The basic principle of the rulemaking provisions of the Administrative Procedure Act—that an opportunity for public participation fosters the fair and informed exercise of rulemaking authority—is undercut by various categorical exemptions in 5 U.S.C. § 553(a). More than 25 years’ experience with rulemaking under the APA has shown some of these broad exemptions to be neither necessary nor desirable. The Administrative Conference has previously recommended elimination of the exemptions for matters “relating to public property, loans, grants, benefits, or contracts” (Recommendation 69-8, October 22, 1969). Since rules on those subjects may bear heavily on nongovernmental interests, the Conference concluded that their categorical exemption from generally applicable procedural requirements was unwise. For similar reasons, the breadth of the present exemption for all rules which involve a “military or foreign affairs function” is unwarranted.
As with the earlier Recommendation, elimination of the categorical exemption for military or foreign affairs functions would not diminish the power of the agencies to omit APA rulemaking procedures when their observance is found to be impracticable, unnecessary, or contrary to the public interest, or when other exemptions contained in section 553 are applicable, such as those for “general statements of policy” or for rules relating to “agency management or personnel.” In addition, the present Recommendation would retain limited exemptive provisions specially directed to the needs of military and foreign affairs rulemaking.
(1) The APA’s categorical exemption for “military or foreign affairs function” rulemaking should be eliminated.
(2) Two aspects of special concern in the military and foreign affairs areas should be dealt with by modified exemptive provisions in place of the present categorical one:
(a) Rulemaking in which the usual procedures are inappropriate because of a need for secrecy in the interest of national defense or foreign policy should be exempted on the same basis now applied in the freedom of information provision, 5 U.S.C. § 552(b)(1). That is, section 553(a) should contain an exemption for rulemaking involving matters specifically required by Executive order to be kept secret in the interest of national defense or foreign policy.
(b) Some of the agencies affected by elimination of the categorical exemption issue numerous rules for which public procedures would be inappropriate or unnecessary. Such agencies would find it burdensome to make case-by-case findings that the usual procedures are “impracticable, unnecessary, or contrary to the public interest” under section 553(b)(B). Repeal of the categorical exemption for “military or foreign affairs functions” should not be construed to discourage use of the implicit power to apply the section 553(b)(B) exemption on an advance basis to narrowly drawn classes of military or foreign affairs rulemaking. It is therefore recommended that repeal of the exemption be accompanied by statutory clarification of the agencies’ power to prescribe by rule specified categories of rulemaking exempt by reason of section 553(b)(B), provided that the appropriate finding and a brief statement of reasons are set forth with respect to each category. Though it would not be mandatory, agencies should consider using notice-and-comment procedures for adoption of the exemptive rule itself. Statutory amendment should also amplify the existing section 553(b)(B) standards for exemption by including specific reference to the national interest in the military-foreign affairs area.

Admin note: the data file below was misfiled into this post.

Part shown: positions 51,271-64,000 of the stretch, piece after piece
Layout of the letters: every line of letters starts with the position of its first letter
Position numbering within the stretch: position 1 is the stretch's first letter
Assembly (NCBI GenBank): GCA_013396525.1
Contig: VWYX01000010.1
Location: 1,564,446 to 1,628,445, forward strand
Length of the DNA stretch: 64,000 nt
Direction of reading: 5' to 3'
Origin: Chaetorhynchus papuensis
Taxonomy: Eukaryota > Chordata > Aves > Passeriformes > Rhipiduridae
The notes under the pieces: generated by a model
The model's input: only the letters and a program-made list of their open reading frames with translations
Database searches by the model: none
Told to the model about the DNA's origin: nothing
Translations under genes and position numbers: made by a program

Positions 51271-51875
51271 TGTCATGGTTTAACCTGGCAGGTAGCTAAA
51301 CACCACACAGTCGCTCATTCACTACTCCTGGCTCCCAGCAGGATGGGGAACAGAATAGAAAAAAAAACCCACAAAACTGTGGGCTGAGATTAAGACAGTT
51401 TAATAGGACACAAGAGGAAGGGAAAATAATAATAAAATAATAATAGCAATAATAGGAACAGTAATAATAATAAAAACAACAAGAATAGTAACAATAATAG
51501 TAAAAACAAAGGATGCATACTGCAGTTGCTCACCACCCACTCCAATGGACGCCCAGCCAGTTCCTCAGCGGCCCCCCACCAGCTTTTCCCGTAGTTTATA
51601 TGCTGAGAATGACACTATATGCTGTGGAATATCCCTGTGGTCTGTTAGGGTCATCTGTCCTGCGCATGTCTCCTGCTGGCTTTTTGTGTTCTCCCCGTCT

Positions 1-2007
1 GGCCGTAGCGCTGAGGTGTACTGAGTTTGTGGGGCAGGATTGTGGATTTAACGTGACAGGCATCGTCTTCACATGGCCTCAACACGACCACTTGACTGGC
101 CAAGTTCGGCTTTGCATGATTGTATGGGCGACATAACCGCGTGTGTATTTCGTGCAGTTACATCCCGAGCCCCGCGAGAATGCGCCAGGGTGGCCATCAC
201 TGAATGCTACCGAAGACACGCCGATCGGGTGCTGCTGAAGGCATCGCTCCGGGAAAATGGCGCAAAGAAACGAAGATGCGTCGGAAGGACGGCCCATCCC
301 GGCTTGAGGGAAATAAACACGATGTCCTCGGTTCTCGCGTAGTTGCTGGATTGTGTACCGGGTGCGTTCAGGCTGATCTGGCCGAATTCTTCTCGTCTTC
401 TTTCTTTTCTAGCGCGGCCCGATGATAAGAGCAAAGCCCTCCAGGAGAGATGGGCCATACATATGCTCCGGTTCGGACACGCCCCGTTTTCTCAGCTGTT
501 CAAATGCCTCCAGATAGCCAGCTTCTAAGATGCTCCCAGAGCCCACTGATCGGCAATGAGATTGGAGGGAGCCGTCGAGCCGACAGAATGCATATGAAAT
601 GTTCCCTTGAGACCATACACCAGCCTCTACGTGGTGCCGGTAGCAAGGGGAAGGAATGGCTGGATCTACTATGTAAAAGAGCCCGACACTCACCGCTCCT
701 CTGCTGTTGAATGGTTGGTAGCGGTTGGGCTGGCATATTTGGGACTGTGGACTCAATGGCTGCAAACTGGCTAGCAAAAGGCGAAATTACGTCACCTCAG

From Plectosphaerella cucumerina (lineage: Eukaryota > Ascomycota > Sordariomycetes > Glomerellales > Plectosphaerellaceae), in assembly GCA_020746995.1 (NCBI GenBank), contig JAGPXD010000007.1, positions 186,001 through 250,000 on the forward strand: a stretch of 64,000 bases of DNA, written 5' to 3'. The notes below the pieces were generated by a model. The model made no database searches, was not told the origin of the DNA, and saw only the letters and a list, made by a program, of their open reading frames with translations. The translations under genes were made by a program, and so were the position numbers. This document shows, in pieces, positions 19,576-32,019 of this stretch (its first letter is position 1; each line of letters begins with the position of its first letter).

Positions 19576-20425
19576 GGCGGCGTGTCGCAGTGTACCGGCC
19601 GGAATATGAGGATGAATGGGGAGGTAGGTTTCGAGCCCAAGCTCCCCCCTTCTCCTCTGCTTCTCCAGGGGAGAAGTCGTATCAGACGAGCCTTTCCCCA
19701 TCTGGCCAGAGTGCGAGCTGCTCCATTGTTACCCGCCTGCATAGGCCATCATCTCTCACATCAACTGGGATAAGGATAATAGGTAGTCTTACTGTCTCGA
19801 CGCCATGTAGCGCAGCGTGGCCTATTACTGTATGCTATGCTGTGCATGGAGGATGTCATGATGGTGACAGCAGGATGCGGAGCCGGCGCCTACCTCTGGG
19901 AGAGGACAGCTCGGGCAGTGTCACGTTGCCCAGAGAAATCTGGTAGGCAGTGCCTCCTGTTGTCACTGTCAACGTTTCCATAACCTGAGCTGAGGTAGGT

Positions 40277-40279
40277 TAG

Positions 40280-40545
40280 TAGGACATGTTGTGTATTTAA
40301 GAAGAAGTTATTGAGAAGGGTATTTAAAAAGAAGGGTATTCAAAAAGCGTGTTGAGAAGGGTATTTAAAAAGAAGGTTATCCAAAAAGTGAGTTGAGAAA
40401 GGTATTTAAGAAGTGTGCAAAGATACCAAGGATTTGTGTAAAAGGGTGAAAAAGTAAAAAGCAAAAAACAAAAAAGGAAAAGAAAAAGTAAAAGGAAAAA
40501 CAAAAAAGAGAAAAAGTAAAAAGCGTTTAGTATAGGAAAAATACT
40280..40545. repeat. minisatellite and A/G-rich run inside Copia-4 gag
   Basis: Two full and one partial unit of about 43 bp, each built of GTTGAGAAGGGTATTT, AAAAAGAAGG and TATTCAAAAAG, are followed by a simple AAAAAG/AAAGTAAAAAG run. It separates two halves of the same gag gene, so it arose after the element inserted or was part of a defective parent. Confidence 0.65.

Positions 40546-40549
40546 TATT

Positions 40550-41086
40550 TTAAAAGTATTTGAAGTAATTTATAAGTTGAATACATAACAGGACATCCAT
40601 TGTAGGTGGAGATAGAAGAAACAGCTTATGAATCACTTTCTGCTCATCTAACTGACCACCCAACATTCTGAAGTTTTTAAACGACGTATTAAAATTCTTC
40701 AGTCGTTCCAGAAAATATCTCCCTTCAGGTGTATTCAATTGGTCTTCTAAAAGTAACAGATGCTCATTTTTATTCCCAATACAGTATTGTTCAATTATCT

(3) Wholly without statutory amendment, agencies already have the authority to use the generally applicable APA procedures for rulemaking when formulating rules of the exempt types. They are urged to do so, wherever appropriate, in matters now excluded by the “military or foreign affairs function” exemption.
Section 553(a) and the relevant part of 553(b), amended in accordance with this recommendation, might read as follows:
Sec. 553. Rule making. (a) This section applies, according to the provisions thereof, except to the extent that there is involved—
(1) A matter pertaining to a military or foreign affairs function of the United States specifically required by Executive order to be kept secret in the interest of the national defense or foreign policy; or
(2) A matter relating to agency management or personnel [or to public property, loans, grants, benefits, or contracts].
(b) * * *
Except when notice or hearing is required by statute, this subsection does not apply—
* * * * *
(B) When the agency for good cause finds that notice and public procedure thereon would be impracticable, unnecessary, or contrary to the public interest (including national interest factors if a military or foreign affairs function is involved). The agency shall incorporate in each rule issued in reliance upon this provision either (i) the finding and a brief statement of reasons therefor, or (ii) a statement that the rule is within a category of rules established by a specified rule which has been previously published and for which the finding and statement of reasons have been made.
39 FR 4847 (February 7, 1974)
3 ACUS 28
 An Appendix to this recommendation sets forth suggested language to effect the changes recommended by paragraph (2).
 Recommendation 69-8 proposes the deletion of the bracketed phrase.